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Home :: Archive :: 1997 :: June ::
Re: *Comedy of Errors*
The Shakespeare Conference: SHK 8.0674.  Tuesday, 17 June 1997.

[1]     From:   Cary M. Mazer <
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        Date:   Monday, 16 Jun 1997 08:36:59 -0400
        Subj:   Re: SHK 8.0666  *Comedy of Errors*

[2]     From:   David M Richman <
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        Date:   Tuesday, 17 Jun 1997 13:26:26 -0400 (EDT)
        Subj:   Re: SHK 8.0666  *Comedy of Errors*


[1]-----------------------------------------------------------------
From:           Cary M. Mazer <
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Date:           Monday, 16 Jun 1997 08:36:59 -0400
Subject: 8.0666  *Comedy of Errors*
Comment:        Re: SHK 8.0666  *Comedy of Errors*

Virginia M. Byrne asked about Comedy of Errors:

>any suggestions on staging the opening 'story" I.i?

I've long had a truly perverse production idea for the opening of the
play, which I've tried to persuade several friends directing the play at
various venues to employ (e.g. my regional colleague Jim Christy, who
directed it for Three Rivers Shakespeare Festival a few years ago), but
my idea so flies in the face of why theatres produce the play, and why
audiences come to see it, that no one has yet nibbled at the bait.

Why not stage the whole play after 1.1 as a fantasy, a la Ambrose
Bierce's "An Occurence at Owl Creek Bridge?"  Egeon learns that he is to
be put to death, and his quest to reconstitute his family will remain
unfulfilled.  The stage plunges into color, festivity, and comedic
disorder, and for the length of the play we see exactly what Egeon had
longed for:  the reconciliation of opposites, the reunion of lost
love-ones, the closure of wholeness, etc.  The final scene reaches its
conclusion, and then we're suddenly plunged back into the world of
life-and-death issues and capital punishment.  Egeon's head is
(literally) back on the block, and the axe falls.

Too much of a downer, obviously, for the average summer Shakespeare
Festival, with undergraduate interns dancing in "green shows" on the
lawn before the show, etc.  But, as I told Jim Christy, "hey, when I
staged a version of Peter Pan, Tinkerbell stayed dead, so what else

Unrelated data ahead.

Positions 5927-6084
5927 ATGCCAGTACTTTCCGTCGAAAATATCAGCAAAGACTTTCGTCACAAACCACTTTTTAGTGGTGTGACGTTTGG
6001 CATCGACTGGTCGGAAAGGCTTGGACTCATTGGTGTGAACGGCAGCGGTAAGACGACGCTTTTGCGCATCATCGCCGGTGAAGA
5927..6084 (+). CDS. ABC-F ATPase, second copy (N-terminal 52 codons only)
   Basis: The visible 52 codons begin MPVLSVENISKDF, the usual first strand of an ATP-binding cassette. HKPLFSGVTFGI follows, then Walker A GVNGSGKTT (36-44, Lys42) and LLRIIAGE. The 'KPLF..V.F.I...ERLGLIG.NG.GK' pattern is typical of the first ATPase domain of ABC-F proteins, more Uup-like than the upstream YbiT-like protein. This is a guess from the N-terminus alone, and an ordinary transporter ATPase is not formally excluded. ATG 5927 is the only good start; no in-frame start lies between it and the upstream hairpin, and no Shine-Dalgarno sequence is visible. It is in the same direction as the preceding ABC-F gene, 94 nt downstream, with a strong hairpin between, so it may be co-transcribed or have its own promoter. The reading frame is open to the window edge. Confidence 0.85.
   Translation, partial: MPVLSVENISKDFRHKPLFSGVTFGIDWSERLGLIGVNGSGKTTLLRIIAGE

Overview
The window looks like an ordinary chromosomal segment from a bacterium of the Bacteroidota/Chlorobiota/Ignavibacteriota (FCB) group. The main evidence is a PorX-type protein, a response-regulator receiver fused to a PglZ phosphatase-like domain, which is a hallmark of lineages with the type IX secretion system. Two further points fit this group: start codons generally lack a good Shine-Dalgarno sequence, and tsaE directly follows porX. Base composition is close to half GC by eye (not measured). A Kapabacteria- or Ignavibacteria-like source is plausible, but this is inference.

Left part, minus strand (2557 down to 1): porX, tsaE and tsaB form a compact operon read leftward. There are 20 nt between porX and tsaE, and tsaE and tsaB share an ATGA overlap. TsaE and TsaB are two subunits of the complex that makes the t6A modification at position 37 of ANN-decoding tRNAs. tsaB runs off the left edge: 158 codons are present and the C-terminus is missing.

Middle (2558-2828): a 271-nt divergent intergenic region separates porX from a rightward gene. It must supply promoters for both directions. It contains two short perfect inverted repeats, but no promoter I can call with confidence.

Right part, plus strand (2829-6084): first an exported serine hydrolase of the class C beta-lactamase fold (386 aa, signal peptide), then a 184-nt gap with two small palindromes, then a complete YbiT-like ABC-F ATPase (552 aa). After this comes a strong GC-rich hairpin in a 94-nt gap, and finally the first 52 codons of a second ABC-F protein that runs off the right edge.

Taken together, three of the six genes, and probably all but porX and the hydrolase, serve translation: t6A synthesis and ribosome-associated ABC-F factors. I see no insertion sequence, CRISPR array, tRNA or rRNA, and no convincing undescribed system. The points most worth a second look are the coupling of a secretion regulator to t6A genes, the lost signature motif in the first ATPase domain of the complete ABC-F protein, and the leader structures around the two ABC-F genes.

would you expect from me?"

Lugubriously,
Cary

[2]-------------------------------------------------------------
From:           David M Richman <
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Date:           Tuesday, 17 Jun 1997 13:26:26 -0400 (EDT)
Subject: 8.0666  *Comedy of Errors*
Comment:        Re: SHK 8.0666  *Comedy of Errors*

Solutions to production problems depend so heavily on circumstances that
vary from production to production that I hesitate to address questions
about productions without knowing more about those circumstances.  With
that caveat, I will try to respond to the recent query about The Comedy
of Errors.  Several years ago, I directed a traveling production-eight
performers-intended for travel to high schools and college campuses.
Each set of twins was played by a single actor.  An on-stage stage
manager would fling to the actor, as he entered, a Red E or a red S-pun
intended-depending on which twin was to be represented.  This became a
running gag.  At the end, we introduced puppets when all four characters
had to appear on stage simultaneously.  Each Ephesus twin had a puppet
brother representing the Syracusian half.  The puppets were made closely
to resemble the human actors.  I'll say immodestly that the reactions of
many audiences were gasps of astonished joy and ovations.  One doesn't
often get applause like that.

As to the shipwreck, we did it story theatre style-enacting the events
as Aegon narrated them.  Our production was cut down to ninety
minutes-no intermission.

David Richman
 

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